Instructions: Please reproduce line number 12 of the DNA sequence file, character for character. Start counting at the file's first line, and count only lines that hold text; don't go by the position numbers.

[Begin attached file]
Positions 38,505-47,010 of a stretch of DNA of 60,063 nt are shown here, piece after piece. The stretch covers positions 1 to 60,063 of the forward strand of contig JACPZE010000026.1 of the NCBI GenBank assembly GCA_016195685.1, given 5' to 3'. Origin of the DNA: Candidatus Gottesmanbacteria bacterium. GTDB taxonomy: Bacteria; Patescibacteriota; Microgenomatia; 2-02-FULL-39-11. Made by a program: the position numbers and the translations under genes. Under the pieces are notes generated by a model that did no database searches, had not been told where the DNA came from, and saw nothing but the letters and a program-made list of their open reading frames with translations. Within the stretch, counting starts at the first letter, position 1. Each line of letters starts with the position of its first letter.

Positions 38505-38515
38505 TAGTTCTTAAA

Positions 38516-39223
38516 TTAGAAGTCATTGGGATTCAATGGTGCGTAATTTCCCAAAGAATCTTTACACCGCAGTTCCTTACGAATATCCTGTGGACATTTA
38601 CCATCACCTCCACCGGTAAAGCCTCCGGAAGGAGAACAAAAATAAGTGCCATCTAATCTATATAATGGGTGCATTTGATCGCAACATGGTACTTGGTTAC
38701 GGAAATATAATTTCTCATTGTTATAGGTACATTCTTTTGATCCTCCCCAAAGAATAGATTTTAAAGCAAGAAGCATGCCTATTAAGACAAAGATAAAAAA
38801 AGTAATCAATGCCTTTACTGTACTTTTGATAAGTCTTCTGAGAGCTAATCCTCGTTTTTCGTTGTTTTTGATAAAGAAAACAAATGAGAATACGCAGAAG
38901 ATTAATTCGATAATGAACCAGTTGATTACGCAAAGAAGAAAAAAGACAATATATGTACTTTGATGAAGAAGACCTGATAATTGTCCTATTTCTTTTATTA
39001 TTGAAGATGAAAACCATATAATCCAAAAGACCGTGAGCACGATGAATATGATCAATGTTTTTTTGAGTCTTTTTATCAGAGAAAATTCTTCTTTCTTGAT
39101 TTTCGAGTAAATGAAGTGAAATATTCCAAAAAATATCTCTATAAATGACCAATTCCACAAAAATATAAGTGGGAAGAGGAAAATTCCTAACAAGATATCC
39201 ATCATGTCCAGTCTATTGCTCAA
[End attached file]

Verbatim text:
39201 ATCATGTCCAGTCTATTGCTCAA